To many of us, Wizard Magazine nurtured the geek in us all. A salute to the great fan mag.
Well today the web lit up with the news that long time geek magazine, Wizard, was closing publication immediately. Some website state that sister magazine, Toyfare, will still be around while other rumors swirl that Toyfare will suffer the same fate as Wizard. Personally, I took this as pretty damn depressing news since I’ve been reading both publications since the fourth grade, but I’m also surprised that Wizard has lasted as long as it has seeing how the ever growing internet had definitely weakened the magazine, seeing how we all have plenty of websites to go to for our toy and comic news.
I think it’s safe to say that I wouldn’t be the fan that I am today without Wizard Magazine. As a kid, I had a small interest in comics but really lived for action figures and had built up a pretty massive collection of any superhero toy I could find. Then one day my dad brought home an issue of Toyfare, figuring an action figure fanatic like me would like it. I haven’t missed an issue since.
Soon I found out that Toyfare had an sister mag called Wizard, and I soon picked up an issue of that. As a kid, Wizard didn’t interest me as much because it didn’t have the sweet toys like Toyfare, but as I got older and my interest in toys faded, I started liking Wizard more and more.
I had a few comic books but didn’t even begin to know how to collect them, which ones to read, what monthly series were the best, etc. Wizard gave me a great jumping off point by introducing me to creators like Frank Miller, Jeph Loeb, Chris Claremont, etc. If Wizard praised a certain graphic novel or storyline I would immediately run out and read it. In no time I had built up a massive store of geek knowledge, I became a sort of go to guy for my friends if they needed any geek knowledge. I could always count on Wizard to recommend what series to check out and for the latest news on my real love: comic book movies.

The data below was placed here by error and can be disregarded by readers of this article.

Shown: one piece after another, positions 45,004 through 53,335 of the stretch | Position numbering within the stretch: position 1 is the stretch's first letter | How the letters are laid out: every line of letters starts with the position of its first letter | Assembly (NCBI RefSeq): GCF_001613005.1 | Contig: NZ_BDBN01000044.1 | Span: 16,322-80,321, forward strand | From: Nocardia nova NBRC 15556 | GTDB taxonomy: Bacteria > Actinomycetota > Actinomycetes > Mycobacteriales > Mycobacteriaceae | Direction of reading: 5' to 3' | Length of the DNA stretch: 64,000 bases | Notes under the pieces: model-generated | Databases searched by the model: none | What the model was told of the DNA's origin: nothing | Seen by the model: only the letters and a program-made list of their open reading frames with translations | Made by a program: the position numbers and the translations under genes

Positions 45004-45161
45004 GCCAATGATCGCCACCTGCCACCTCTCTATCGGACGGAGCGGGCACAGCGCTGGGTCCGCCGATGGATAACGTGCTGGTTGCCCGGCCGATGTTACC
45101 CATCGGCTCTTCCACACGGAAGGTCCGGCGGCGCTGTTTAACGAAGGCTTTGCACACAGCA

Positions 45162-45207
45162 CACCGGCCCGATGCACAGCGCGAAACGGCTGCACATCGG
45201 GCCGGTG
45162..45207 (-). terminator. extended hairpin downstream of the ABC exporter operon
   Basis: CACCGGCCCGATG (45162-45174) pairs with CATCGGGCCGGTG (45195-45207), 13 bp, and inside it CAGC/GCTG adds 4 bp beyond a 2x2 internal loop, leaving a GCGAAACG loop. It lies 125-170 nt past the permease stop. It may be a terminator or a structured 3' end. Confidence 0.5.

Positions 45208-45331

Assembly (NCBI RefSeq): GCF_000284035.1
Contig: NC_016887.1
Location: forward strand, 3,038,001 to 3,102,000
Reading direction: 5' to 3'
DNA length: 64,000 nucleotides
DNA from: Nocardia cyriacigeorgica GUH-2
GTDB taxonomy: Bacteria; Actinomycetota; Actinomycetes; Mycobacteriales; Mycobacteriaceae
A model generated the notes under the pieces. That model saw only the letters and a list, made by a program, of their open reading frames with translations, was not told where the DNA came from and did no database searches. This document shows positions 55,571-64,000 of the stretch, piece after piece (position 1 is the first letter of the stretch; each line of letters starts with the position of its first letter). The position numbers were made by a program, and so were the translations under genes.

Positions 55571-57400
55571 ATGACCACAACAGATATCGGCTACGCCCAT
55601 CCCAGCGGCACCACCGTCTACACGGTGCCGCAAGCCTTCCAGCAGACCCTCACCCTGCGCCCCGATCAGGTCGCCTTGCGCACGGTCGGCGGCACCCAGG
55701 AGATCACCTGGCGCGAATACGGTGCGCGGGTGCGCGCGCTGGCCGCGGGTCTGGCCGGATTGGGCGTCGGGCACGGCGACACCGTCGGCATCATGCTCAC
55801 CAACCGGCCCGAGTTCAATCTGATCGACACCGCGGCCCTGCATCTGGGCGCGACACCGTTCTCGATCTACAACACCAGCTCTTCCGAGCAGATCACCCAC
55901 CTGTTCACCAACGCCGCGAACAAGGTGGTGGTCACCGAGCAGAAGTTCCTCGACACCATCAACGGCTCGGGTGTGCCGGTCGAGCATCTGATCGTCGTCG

I ended up graduating high school and went off to college and sadly didn’t have the time or money to keep with with comics, so Wizard became my life line into what was happening in DC or Marvel. It kept me a fan during a very busy and hectic four years and I could always depend on it for a good scoop or a good laugh. Now as I look back, I can see how much Wizard evolved, from a publication dedicated to strictly comics to a magazine dedicated to all facets of geek culture. In whatever form, I always looked forward to picking it up every month to see what was happening in the world of comics
But as Captain Kirk said in Star Trek II: The Wrath of Khan,”But it should be noted that this death takes place in the shadow of new life”.
All is not lost as Wizard will continue as a online publication, and as we all know, death in comic books never lasts. Perhaps one day, we will see Wizard make a surprise comeback on comic book shelves everywhere.
We had the great pleasure here at The Noob News to interview Gareb Shamus, the creator and CEO of Wizard, while we were covering Wizard World’s Austin Comic Con. Check it out here: